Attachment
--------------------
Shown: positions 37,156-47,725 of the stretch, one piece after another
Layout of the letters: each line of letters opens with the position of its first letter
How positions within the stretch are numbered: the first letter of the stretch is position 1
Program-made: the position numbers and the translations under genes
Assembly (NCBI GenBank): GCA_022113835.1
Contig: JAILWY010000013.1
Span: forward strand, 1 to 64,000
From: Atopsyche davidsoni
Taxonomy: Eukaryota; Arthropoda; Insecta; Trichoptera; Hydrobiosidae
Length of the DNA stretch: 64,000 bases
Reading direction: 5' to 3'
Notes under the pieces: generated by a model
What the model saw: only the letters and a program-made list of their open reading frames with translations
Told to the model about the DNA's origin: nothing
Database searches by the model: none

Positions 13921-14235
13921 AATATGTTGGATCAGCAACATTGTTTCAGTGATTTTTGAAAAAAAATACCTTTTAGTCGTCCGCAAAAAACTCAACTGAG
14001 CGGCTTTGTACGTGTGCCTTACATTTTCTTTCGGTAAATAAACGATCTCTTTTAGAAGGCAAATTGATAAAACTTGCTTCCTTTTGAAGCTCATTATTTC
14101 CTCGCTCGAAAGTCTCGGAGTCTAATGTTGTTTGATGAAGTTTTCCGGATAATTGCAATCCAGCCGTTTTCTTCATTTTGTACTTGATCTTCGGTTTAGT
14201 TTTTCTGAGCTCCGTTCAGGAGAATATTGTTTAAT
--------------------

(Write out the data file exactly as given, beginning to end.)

Shown: positions 37,156-47,725 of the stretch, one piece after another
Layout of the letters: each line of letters opens with the position of its first letter
How positions within the stretch are numbered: the first letter of the stretch is position 1
Program-made: the position numbers and the translations under genes
Assembly (NCBI GenBank): GCA_022113835.1
Contig: JAILWY010000013.1
Span: forward strand, 1 to 64,000
From: Atopsyche davidsoni
Taxonomy: Eukaryota; Arthropoda; Insecta; Trichoptera; Hydrobiosidae
Length of the DNA stretch: 64,000 bases
Reading direction: 5' to 3'
Notes under the pieces: generated by a model
What the model saw: only the letters and a program-made list of their open reading frames with translations
Told to the model about the DNA's origin: nothing
Database searches by the model: none

Positions 13921-14235
13921 AATATGTTGGATCAGCAACATTGTTTCAGTGATTTTTGAAAAAAAATACCTTTTAGTCGTCCGCAAAAAACTCAACTGAG
14001 CGGCTTTGTACGTGTGCCTTACATTTTCTTTCGGTAAATAAACGATCTCTTTTAGAAGGCAAATTGATAAAACTTGCTTCCTTTTGAAGCTCATTATTTC
14101 CTCGCTCGAAAGTCTCGGAGTCTAATGTTGTTTGATGAAGTTTTCCGGATAATTGCAATCCAGCCGTTTTCTTCATTTTGTACTTGATCTTCGGTTTAGT
14201 TTTTCTGAGCTCCGTTCAGGAGAATATTGTTTAAT